19. 19. How technology affords new ways of interacting •  Given the poverty, the social inequalities, the political repression, the lack of chances for advancement, the corruption, etc. the conditions were ripe •  Technology, a revolution does not make •  But it is a powerful enabler for local-global linkage, for safe coordination and information exchangeThis work is licensed under a Creative Commons Attribution-NonCommercial-NoDerivs 3.0 Unported License.
  20. 20. Trigger eventsThis work is licensed under a Creative Commons Attribution-NonCommercial-NoDerivs 3.0 Unported License.
  21. 21. “We are the People of Facebook”This work is licensed under a Creative Commons Attribution-NonCommercial-NoDerivs 3.0 Unported License.
  22. 22. This work is licensed under a Creative Commons Attribution-NonCommercial-NoDerivs 3.0 Unported License.
  23. 23. This work is licensed under a Creative Commons Attribution-NonCommercial-NoDerivs 3.0 Unported License.
  24. 24. This work is licensed under a Creative Commons Attribution-NonCommercial-NoDerivs 3.0 Unported License.
  25. 25. This work is licensed under a Creative Commons Attribution-NonCommercial-NoDerivs 3.0 Unported License.
  26. 26. Can new forms of organizing trump repression? •  "Our revolution is like Wikipedia, okay? Everyone is contributing content, [but] you dont know the names of the people contributing the content. Revolution 2.0 in Egypt was exactly the same. Everyone contributing small pieces, bits and pieces.” Wael GhoneimThis work is licensed under a Creative Commons Attribution-NonCommercial-NoDerivs 3.0 Unported License.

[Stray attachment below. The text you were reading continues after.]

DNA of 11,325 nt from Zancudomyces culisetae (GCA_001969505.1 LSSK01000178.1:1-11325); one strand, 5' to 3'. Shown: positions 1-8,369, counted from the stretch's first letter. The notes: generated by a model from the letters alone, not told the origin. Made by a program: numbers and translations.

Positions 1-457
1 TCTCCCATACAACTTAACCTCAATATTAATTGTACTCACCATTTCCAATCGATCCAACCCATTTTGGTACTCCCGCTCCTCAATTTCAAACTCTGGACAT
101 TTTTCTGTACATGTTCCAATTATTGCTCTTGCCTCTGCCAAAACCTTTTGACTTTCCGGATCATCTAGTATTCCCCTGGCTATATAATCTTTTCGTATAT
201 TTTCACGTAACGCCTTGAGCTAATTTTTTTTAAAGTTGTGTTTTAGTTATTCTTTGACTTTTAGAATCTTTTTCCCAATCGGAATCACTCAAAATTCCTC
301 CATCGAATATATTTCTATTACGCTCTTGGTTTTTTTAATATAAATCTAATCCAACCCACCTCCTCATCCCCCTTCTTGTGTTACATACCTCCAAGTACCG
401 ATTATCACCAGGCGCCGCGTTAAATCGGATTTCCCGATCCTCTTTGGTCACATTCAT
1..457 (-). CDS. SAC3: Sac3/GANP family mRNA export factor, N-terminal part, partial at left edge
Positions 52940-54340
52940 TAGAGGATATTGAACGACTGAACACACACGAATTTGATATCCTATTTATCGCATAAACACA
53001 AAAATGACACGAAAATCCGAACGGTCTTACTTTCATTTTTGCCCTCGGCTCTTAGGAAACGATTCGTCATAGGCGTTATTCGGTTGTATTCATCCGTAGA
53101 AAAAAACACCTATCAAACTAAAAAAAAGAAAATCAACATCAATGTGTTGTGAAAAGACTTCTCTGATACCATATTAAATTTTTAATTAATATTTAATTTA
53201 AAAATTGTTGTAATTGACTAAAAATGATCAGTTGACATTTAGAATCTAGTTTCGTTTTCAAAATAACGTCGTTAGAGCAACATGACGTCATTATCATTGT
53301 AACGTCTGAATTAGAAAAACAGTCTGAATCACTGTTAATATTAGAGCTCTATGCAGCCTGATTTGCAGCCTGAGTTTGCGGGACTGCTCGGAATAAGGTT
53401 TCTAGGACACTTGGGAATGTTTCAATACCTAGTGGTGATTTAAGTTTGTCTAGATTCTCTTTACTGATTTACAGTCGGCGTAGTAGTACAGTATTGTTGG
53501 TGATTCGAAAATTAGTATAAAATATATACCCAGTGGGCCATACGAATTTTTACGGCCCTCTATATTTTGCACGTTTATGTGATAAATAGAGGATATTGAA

27. 27. This work is licensed under a Creative Commons Attribution-NonCommercial-NoDerivs 3.0 Unported License.
  28. 28. This work is licensed under a Creative Commons Attribution-NonCommercial-NoDerivs 3.0 Unported License.
  29. 29. Is the internet a force for democracy? Clay Shirky Evgeny Morozov •  The internet is inherently a •  The internet has the potential force for democracy. to both oppress and liberate. Which side dominates depends •  A networked population is on the social and political gaining greater access to context in which it is used information, more rather than on some internal "logic" that derives from its opportunities to engage in architecture or culture public speech, and an •  long-term impact of new enhanced ability to technologies on undertake collective action authoritarianism is to boost their attempts at surveillance, •  The internet empowers propaganda, censorship protestors to organize and   collaborate on a huge scaleThis work is licensed under a Creative Commons Attribution-NonCommercial-NoDerivs 3.0 Unported License.